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Follower of Jacopo Tintoretto, 'Portrait of a Woman (perhaps Pellegrina Morosini Capello)', 1550 - 1559

Key facts
Full title Portrait of a Woman (perhaps Pellegrina Morosini Capello)
Artist Follower of Jacopo Tintoretto
Artist dates about 1518 - 1594
Date made 1550 - 1559
Medium and support Oil on canvas
Dimensions 98.8 × 80.7 cm
Acquisition credit Bought, 1855
Inventory number NG2161
Location Not on display
Collection Main Collection
Portrait of a Woman (perhaps Pellegrina Morosini Capello)
Follower of Jacopo Tintoretto

This portrait was purchased in 1855 from the Capello family, and is said to represent Pellegrina Morosini, who was from one of the oldest and most important families of sixteenth-century Venice. Pellegrina married Bartolomeo Capello in 1544 and had two children, Bianca and Vettor. She died some time before 1559. Pellegrina’s daughter, Bianca Capello, was the subject of scandal, as the mistress then wife of Francesco I de’ Medici, Grand Duke of Tuscany.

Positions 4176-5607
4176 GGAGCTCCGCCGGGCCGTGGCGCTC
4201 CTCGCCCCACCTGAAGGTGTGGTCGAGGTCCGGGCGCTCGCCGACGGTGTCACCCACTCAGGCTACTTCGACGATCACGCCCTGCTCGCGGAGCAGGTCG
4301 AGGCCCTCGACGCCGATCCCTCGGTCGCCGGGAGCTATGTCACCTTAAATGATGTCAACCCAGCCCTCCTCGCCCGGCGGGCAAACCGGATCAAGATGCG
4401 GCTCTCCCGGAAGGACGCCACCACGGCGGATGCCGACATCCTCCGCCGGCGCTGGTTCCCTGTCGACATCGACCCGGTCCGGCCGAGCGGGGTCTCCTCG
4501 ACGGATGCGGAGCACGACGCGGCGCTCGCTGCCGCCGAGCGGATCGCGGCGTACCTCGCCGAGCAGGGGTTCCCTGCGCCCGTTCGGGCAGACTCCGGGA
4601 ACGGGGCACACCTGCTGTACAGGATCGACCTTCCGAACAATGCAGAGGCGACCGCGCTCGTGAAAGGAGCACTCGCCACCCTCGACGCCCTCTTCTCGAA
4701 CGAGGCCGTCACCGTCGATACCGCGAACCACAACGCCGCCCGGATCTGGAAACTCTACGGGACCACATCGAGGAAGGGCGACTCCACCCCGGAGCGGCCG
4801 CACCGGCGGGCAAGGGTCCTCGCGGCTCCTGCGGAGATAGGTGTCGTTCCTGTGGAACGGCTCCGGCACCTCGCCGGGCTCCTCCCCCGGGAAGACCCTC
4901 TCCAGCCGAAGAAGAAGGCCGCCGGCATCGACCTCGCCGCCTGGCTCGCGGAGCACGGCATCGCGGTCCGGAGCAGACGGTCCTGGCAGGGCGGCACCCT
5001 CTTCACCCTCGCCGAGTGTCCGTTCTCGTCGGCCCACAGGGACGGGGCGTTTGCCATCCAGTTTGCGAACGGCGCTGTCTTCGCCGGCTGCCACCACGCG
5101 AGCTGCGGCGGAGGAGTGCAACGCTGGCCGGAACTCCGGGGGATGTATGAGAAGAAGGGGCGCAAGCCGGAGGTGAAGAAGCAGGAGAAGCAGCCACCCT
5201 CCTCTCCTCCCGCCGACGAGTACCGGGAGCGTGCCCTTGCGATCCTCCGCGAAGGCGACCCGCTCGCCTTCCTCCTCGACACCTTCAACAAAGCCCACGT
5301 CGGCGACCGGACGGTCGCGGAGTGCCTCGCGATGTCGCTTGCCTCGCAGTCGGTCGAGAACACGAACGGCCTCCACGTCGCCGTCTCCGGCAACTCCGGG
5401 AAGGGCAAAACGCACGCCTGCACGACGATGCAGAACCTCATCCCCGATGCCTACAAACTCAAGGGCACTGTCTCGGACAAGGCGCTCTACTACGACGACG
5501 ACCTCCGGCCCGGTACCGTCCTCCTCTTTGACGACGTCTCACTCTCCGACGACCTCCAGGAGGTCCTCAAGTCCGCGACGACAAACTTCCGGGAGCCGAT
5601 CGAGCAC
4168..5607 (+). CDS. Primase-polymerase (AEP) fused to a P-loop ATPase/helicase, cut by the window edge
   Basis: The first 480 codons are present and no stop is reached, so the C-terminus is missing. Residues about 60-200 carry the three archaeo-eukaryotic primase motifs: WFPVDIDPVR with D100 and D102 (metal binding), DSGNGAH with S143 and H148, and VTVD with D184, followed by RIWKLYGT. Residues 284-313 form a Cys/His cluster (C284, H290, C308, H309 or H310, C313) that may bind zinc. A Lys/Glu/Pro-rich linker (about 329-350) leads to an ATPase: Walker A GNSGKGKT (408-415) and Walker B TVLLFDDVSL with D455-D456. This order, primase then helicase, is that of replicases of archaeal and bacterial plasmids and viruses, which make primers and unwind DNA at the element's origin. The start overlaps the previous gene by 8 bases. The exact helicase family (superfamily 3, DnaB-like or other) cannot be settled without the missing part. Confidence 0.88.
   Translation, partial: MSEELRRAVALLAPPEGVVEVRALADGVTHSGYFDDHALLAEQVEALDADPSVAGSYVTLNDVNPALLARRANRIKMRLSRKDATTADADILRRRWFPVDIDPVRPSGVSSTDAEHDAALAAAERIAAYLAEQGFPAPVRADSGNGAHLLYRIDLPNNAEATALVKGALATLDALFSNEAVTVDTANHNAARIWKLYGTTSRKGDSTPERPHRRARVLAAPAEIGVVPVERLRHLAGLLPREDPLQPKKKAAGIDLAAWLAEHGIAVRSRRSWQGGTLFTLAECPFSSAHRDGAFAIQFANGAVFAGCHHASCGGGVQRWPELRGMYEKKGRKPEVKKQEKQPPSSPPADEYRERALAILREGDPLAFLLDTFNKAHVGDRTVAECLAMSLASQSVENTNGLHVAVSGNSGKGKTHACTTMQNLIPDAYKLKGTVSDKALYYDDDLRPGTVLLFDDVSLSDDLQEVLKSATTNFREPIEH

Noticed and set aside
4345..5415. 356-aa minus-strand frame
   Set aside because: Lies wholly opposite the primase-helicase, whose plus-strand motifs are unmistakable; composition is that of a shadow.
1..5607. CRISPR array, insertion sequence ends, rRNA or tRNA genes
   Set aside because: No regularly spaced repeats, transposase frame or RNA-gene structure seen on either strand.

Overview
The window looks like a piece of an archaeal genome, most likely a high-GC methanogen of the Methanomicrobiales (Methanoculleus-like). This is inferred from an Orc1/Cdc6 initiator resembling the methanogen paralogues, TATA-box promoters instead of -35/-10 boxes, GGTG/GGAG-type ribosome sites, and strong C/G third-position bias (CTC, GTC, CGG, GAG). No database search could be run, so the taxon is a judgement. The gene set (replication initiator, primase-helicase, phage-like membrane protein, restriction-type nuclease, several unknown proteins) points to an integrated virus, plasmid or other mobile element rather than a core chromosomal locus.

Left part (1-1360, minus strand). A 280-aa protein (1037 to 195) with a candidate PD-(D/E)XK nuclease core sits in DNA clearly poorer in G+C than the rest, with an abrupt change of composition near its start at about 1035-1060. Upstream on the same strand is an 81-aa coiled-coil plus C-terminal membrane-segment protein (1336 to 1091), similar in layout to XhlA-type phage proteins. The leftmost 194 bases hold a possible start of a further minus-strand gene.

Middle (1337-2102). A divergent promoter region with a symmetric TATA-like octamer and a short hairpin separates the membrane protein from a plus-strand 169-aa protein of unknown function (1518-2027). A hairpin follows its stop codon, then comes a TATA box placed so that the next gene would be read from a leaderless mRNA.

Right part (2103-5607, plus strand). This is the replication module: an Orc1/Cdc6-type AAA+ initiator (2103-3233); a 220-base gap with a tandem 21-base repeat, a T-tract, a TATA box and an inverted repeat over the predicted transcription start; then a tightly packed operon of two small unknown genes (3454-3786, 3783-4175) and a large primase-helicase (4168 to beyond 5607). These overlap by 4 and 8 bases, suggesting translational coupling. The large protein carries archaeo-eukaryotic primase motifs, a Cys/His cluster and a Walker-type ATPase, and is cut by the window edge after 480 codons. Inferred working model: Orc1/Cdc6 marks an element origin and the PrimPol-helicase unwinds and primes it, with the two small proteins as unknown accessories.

The woman turns her eyes to meet ours with a confident, questioning look. A single parapet is often used to define space in Venetian portraits, such as Titian’s Portrait of a Lady (‘La Schiavona’) in the National Gallery, but the two stone ledges in this portrait are an unusual feature. The painting is similar in appearance and technique to two portraits of women (Kunsthistorisches Museum, Vienna and the Museum of Fine Arts, Budapest) considered to be early works by Tintoretto. It was probably painted by a follower of Tintoretto, perhaps from the mainland, in the early 1550s.

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